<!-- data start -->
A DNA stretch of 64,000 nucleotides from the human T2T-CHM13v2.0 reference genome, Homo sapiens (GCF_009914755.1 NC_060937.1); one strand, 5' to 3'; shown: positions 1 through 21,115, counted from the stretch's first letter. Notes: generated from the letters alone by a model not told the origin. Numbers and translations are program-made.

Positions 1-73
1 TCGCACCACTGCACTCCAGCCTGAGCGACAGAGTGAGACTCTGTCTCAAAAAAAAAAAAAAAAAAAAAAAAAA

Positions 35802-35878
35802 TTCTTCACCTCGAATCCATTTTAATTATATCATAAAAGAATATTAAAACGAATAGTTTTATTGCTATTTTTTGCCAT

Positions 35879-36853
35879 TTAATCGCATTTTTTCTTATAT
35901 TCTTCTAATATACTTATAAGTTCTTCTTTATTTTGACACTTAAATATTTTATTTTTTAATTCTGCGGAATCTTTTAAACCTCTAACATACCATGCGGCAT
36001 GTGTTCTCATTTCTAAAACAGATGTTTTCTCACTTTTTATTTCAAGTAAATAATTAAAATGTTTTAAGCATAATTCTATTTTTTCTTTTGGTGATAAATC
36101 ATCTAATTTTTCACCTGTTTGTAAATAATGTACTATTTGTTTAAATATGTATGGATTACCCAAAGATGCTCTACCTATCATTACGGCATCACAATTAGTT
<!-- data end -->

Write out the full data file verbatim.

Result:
A DNA stretch of 64,000 nucleotides from the human T2T-CHM13v2.0 reference genome, Homo sapiens (GCF_009914755.1 NC_060937.1); one strand, 5' to 3'; shown: positions 1 through 21,115, counted from the stretch's first letter. Notes: generated from the letters alone by a model not told the origin. Numbers and translations are program-made.

Positions 1-73
1 TCGCACCACTGCACTCCAGCCTGAGCGACAGAGTGAGACTCTGTCTCAAAAAAAAAAAAAAAAAAAAAAAAAA

Positions 35802-35878
35802 TTCTTCACCTCGAATCCATTTTAATTATATCATAAAAGAATATTAAAACGAATAGTTTTATTGCTATTTTTTGCCAT

Positions 35879-36853
35879 TTAATCGCATTTTTTCTTATAT
35901 TCTTCTAATATACTTATAAGTTCTTCTTTATTTTGACACTTAAATATTTTATTTTTTAATTCTGCGGAATCTTTTAAACCTCTAACATACCATGCGGCAT
36001 GTGTTCTCATTTCTAAAACAGATGTTTTCTCACTTTTTATTTCAAGTAAATAATTAAAATGTTTTAAGCATAATTCTATTTTTTCTTTTGGTGATAAATC
36101 ATCTAATTTTTCACCTGTTTGTAAATAATGTACTATTTGTTTAAATATGTATGGATTACCCAAAGATGCTCTACCTATCATTACGGCATCACAATTAGTT